Volume 15 Supplement 1
EHMTI-0017. Investigation of behavior of rats by nitroglicerine induced headache
© Akcali et al; licensee Springer. 2014
Published: 18 September 2014
Chronic migraine is a debilitating disease particularly in women and underlying pathophysiology remains unclear. Clinically relevant migraine models are missing.
The aim of this study is to mimic chronic migraine model in rats and to test migraine drugs.
Study was approved the Institutional Animal Care and Use Committee and care and handling of animals were in accord with National Institute of Health guidelines. Nasociliary nerve (NCN), which is the rat correlate of opthalmic branch of trigeminal nerve is ligated to mimic chronic headache. Glyceroltrinitrate (GTN) was administered to induce acute migraine attack. Sumatriptane and CGRP receptor antagonist were administered. Pain, anxiety related behavior were recorded. Mechanical allodynia, thermal hyperalgesia was tested by VF/ EVF and acetone; anxiety by elevated plus maze (EPM). Activated areas were investigated by c-fos immunoreactivity and plasma extravasation was studied by horse radish peroxidase.
NCN ligation, GTN administration model demonstrated mechanical allodynia, thermal hyperalgesia. Anxiety accompanying pain was confirmed by EPM. Extravasation in dura mater was shown by Horse radish peroxidase. Significantly c-fos immunoreactivity was increased in ipsilateral brainstem TNC compared to contralateral and also in cortical structures constituting pain matrix. CGRP antagonists decreased pain related behavior and c-fos positive cells.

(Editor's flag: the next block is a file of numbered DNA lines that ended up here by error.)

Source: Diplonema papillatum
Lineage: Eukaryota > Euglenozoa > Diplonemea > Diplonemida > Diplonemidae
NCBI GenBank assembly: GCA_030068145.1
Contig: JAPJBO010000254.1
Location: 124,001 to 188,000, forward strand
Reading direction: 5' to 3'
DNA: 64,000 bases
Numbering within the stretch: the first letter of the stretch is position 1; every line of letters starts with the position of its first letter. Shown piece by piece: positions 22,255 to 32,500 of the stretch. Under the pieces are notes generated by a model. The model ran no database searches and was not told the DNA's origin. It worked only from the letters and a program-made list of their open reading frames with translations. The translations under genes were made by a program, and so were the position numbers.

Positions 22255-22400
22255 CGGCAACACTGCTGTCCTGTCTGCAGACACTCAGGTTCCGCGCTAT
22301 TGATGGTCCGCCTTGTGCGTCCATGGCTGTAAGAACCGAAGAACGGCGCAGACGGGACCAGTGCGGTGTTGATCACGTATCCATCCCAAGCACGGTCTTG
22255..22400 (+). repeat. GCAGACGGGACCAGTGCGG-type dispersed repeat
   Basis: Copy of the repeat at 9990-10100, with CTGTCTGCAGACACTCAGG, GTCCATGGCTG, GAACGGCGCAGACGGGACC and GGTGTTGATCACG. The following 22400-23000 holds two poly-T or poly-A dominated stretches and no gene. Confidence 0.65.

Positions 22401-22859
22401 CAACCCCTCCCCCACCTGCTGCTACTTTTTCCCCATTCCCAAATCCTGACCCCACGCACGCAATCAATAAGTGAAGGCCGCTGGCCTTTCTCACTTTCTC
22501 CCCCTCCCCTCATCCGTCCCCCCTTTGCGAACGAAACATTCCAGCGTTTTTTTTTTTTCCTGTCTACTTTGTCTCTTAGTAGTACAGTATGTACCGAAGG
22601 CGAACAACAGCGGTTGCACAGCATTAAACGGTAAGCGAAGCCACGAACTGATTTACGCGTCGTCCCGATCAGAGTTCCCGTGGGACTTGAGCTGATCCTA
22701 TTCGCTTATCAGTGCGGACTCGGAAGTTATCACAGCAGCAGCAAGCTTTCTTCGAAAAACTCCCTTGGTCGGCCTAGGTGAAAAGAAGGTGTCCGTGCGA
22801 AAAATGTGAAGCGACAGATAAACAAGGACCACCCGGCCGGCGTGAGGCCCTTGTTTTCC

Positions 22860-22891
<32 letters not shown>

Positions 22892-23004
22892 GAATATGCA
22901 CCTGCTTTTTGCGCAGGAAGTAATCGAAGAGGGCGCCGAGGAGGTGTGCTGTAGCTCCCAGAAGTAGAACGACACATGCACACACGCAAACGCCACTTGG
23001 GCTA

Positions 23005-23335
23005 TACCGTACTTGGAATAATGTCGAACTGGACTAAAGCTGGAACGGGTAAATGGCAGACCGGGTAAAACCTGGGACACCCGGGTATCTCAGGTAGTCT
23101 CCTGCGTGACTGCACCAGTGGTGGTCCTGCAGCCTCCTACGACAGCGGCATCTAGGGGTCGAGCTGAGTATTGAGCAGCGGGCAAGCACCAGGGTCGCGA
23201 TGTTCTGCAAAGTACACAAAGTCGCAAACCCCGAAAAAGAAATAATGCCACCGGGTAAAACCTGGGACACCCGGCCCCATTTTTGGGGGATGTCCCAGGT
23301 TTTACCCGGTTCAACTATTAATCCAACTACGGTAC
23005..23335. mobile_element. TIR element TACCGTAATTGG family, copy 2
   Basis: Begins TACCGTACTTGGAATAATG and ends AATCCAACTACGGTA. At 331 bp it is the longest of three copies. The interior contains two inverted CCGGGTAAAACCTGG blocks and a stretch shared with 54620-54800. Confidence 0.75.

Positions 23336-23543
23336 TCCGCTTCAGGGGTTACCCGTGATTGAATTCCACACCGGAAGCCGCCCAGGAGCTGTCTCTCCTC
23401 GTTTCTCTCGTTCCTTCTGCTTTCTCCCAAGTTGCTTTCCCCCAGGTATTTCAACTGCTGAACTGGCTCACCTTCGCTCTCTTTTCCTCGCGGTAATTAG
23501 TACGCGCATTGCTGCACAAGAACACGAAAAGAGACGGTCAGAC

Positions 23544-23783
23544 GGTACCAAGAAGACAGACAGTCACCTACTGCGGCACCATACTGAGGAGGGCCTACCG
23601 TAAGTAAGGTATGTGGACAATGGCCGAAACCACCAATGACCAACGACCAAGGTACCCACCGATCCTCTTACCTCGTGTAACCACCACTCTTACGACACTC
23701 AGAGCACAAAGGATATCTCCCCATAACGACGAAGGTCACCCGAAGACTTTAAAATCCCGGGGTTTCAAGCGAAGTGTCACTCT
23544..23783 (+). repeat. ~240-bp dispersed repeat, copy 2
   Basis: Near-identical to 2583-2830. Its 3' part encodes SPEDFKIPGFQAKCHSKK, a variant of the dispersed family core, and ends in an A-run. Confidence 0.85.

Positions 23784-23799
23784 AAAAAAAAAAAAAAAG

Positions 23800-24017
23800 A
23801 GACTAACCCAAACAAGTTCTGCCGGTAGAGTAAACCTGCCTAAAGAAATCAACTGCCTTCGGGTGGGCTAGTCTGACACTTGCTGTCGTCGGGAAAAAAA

Mechanical allodynia, thermal hyperalgesia, c-fos staining confirming central and peripheral sensitization is exhibited in NCN ligated rats and pain related anxiety is confirmed. CGRP receptor antagonists are effective for chronic headache treatment. This chronic migraine model is relevant to human migraine and eligible for further drug investigations.
No conflict of interest.
This article is published under license to BioMed Central Ltd. This is an Open Access article distributed under the terms of the Creative Commons Attribution License (http://creativecommons.org/licenses/by/2.0), which permits unrestricted use, distribution, and reproduction in any medium, provided the original work is properly cited.